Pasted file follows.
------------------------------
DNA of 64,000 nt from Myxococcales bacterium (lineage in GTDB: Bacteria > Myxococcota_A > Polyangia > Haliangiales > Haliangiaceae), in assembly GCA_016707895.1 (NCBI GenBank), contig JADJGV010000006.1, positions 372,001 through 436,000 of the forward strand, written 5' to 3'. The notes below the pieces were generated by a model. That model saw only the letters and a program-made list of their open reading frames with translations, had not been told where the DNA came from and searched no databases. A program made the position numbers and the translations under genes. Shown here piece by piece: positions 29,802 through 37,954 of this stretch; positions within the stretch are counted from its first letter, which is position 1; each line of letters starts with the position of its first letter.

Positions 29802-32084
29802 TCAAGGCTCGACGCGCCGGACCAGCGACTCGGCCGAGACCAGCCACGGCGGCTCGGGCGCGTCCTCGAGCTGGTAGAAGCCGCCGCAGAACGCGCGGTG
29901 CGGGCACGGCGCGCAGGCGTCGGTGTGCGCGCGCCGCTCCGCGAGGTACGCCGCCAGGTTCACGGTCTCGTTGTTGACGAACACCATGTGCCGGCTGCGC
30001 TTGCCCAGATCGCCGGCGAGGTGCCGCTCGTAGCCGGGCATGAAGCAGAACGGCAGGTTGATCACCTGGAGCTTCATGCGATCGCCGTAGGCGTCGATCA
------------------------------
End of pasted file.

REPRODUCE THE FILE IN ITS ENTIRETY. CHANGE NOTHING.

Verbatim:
DNA of 64,000 nt from Myxococcales bacterium (lineage in GTDB: Bacteria > Myxococcota_A > Polyangia > Haliangiales > Haliangiaceae), in assembly GCA_016707895.1 (NCBI GenBank), contig JADJGV010000006.1, positions 372,001 through 436,000 of the forward strand, written 5' to 3'. The notes below the pieces were generated by a model. That model saw only the letters and a program-made list of their open reading frames with translations, had not been told where the DNA came from and searched no databases. A program made the position numbers and the translations under genes. Shown here piece by piece: positions 29,802 through 37,954 of this stretch; positions within the stretch are counted from its first letter, which is position 1; each line of letters starts with the position of its first letter.

Positions 29802-32084
29802 TCAAGGCTCGACGCGCCGGACCAGCGACTCGGCCGAGACCAGCCACGGCGGCTCGGGCGCGTCCTCGAGCTGGTAGAAGCCGCCGCAGAACGCGCGGTG
29901 CGGGCACGGCGCGCAGGCGTCGGTGTGCGCGCGCCGCTCCGCGAGGTACGCCGCCAGGTTCACGGTCTCGTTGTTGACGAACACCATGTGCCGGCTGCGC
30001 TTGCCCAGATCGCCGGCGAGGTGCCGCTCGTAGCCGGGCATGAAGCAGAACGGCAGGTTGATCACCTGGAGCTTCATGCGATCGCCGTAGGCGTCGATCA